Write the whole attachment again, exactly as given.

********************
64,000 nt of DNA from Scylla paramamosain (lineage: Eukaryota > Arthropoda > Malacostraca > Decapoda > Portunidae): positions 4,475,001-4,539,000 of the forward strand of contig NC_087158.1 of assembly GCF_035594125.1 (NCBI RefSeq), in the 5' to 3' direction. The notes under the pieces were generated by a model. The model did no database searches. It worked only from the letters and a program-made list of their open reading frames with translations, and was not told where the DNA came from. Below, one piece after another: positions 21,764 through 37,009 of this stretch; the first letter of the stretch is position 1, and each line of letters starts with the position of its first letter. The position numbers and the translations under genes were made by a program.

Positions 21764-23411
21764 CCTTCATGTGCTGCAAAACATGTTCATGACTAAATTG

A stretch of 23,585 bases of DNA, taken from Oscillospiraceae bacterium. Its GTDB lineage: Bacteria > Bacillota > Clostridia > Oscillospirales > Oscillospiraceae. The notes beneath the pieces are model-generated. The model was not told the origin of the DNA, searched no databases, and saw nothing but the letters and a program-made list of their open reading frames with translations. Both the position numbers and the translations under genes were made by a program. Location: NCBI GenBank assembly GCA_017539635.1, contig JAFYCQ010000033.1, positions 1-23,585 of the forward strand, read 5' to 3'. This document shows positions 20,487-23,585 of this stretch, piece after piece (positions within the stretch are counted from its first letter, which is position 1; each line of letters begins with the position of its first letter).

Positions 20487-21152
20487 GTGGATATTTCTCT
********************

64,000 nt of DNA from Scylla paramamosain (lineage: Eukaryota > Arthropoda > Malacostraca > Decapoda > Portunidae): positions 4,475,001-4,539,000 of the forward strand of contig NC_087158.1 of assembly GCF_035594125.1 (NCBI RefSeq), in the 5' to 3' direction. The notes under the pieces were generated by a model. The model did no database searches. It worked only from the letters and a program-made list of their open reading frames with translations, and was not told where the DNA came from. Below, one piece after another: positions 21,764 through 37,009 of this stretch; the first letter of the stretch is position 1, and each line of letters starts with the position of its first letter. The position numbers and the translations under genes were made by a program.

Positions 21764-23411
21764 CCTTCATGTGCTGCAAAACATGTTCATGACTAAATTG

A stretch of 23,585 bases of DNA, taken from Oscillospiraceae bacterium. Its GTDB lineage: Bacteria > Bacillota > Clostridia > Oscillospirales > Oscillospiraceae. The notes beneath the pieces are model-generated. The model was not told the origin of the DNA, searched no databases, and saw nothing but the letters and a program-made list of their open reading frames with translations. Both the position numbers and the translations under genes were made by a program. Location: NCBI GenBank assembly GCA_017539635.1, contig JAFYCQ010000033.1, positions 1-23,585 of the forward strand, read 5' to 3'. This document shows positions 20,487-23,585 of this stretch, piece after piece (positions within the stretch are counted from its first letter, which is position 1; each line of letters begins with the position of its first letter).

Positions 20487-21152
20487 GTGGATATTTCTCT